The Great Desert


Next       Back

Focused images of the Meteor Crater and its Geology.

West Wing
Overturned Flap

West facing wall of the Meteor crater. The upper slopes, in tan cliffs, are of Kaibab limestone, same as we saw at the Grand Canyon. The lower slopes, whiter, are in Coconino sandstone. If you follow the prominent brown layer away across the wall, you'll see it jumps up in the middle of the image. This is a fault, a tear fault, produced in the asteroid impact that made the crater. The lower slopes are made of loose rock, talus, weathered from the upper crater walls. Brighter streaks on these slopes are debris flows -- water-laden flows of rock and soil. These debris flows are comparable, in some ways, to the gullies seen on the walls of Martian impact craters.
Geologic details on the west-facing wall of Meteor Crater. [1] Overturned flap. The explosive force of an asteroid impact bends the rock up and out from the impact site, overturning it at the crater rim. The red line here follows a single rock layer within the Kaibab limestone (tan-reddish). The layer bends over and, at the rim, lies on top of younger beds in the Kaibab! [2] Impact ejecta The loose boulders at the rim, like at the far left, were ejected from the crater and then fell back higgledy-piggledy onto the ground. [3] Notice that the rock on the crater's walls is broken and shattered. Not at all like the rock we saw in Grand Canyon.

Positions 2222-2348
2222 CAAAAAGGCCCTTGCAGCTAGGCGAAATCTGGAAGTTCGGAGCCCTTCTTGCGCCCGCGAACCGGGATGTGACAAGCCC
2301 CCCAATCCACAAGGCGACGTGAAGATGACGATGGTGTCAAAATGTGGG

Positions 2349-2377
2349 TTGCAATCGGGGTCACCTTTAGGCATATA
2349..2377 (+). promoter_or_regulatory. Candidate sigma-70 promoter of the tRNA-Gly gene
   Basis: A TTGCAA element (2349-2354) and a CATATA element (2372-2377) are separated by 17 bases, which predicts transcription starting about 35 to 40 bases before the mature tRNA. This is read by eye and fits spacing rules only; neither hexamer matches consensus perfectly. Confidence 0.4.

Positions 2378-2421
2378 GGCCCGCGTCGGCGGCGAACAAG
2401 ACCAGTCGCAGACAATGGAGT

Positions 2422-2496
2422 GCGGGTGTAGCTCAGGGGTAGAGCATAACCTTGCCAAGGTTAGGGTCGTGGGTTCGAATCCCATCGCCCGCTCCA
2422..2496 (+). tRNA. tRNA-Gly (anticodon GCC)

Mine workings
Topographic Rim

Remains of rock drills and tunnelling equipment at the crater floor - remnants of the futile search for the iron asteroid that made the Meteor Crater. Now, it is generally accepted that the force and heat of the asteroid's impact vaporized it. The white rock near the drill holes is tufa - limestone deposited in a fresh-water lake. During the glacial eras, the climate on the Colorado Plateau was much cooler and wetter than it is now, and groundwater probably flowed into Meteor Crater (through its broken wall rocks) to form a lake. The tufa has impressions of leaves and stems in it.
Pieces of iron meteorite are (were) found all around meteor crater, and are probably fragments of the asteroid that made the crater. The one on the pedestal here is among the largest meteorites - the largest weighs more than 1400 lb! These meteorites are named "Canyon Diablo", after the arroyo that runs near the Meteor Crater.

Next - Meteor Crater 3  |  Back - Meteor Crater 1  |  Back to Workshop Index
Back to "The Great Desert"
LPI home page | LPI Education Resources Page
Copyright Allan Treiman, LPI.
Updated 09/06/03.
Comments to